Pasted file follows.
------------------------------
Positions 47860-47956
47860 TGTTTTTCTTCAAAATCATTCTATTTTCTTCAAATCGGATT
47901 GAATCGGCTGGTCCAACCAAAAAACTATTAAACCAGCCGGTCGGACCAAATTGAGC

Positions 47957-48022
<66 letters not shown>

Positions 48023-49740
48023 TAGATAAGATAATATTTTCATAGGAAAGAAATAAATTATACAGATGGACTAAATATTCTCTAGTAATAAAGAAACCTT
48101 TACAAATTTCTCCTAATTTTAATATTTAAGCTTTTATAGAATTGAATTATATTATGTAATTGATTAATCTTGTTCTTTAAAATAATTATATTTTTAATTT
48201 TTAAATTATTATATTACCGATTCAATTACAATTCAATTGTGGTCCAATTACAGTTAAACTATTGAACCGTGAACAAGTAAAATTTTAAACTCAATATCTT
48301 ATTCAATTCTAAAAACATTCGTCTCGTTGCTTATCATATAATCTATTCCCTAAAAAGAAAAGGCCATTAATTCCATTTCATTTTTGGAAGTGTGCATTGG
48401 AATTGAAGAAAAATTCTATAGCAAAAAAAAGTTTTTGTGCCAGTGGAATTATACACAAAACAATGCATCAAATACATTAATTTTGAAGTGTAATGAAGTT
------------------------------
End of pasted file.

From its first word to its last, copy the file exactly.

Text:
Positions 47860-47956
47860 TGTTTTTCTTCAAAATCATTCTATTTTCTTCAAATCGGATT
47901 GAATCGGCTGGTCCAACCAAAAAACTATTAAACCAGCCGGTCGGACCAAATTGAGC

Positions 47957-48022
<66 letters not shown>

Positions 48023-49740
48023 TAGATAAGATAATATTTTCATAGGAAAGAAATAAATTATACAGATGGACTAAATATTCTCTAGTAATAAAGAAACCTT
48101 TACAAATTTCTCCTAATTTTAATATTTAAGCTTTTATAGAATTGAATTATATTATGTAATTGATTAATCTTGTTCTTTAAAATAATTATATTTTTAATTT
48201 TTAAATTATTATATTACCGATTCAATTACAATTCAATTGTGGTCCAATTACAGTTAAACTATTGAACCGTGAACAAGTAAAATTTTAAACTCAATATCTT
48301 ATTCAATTCTAAAAACATTCGTCTCGTTGCTTATCATATAATCTATTCCCTAAAAAGAAAAGGCCATTAATTCCATTTCATTTTTGGAAGTGTGCATTGG
48401 AATTGAAGAAAAATTCTATAGCAAAAAAAAGTTTTTGTGCCAGTGGAATTATACACAAAACAATGCATCAAATACATTAATTTTGAAGTGTAATGAAGTT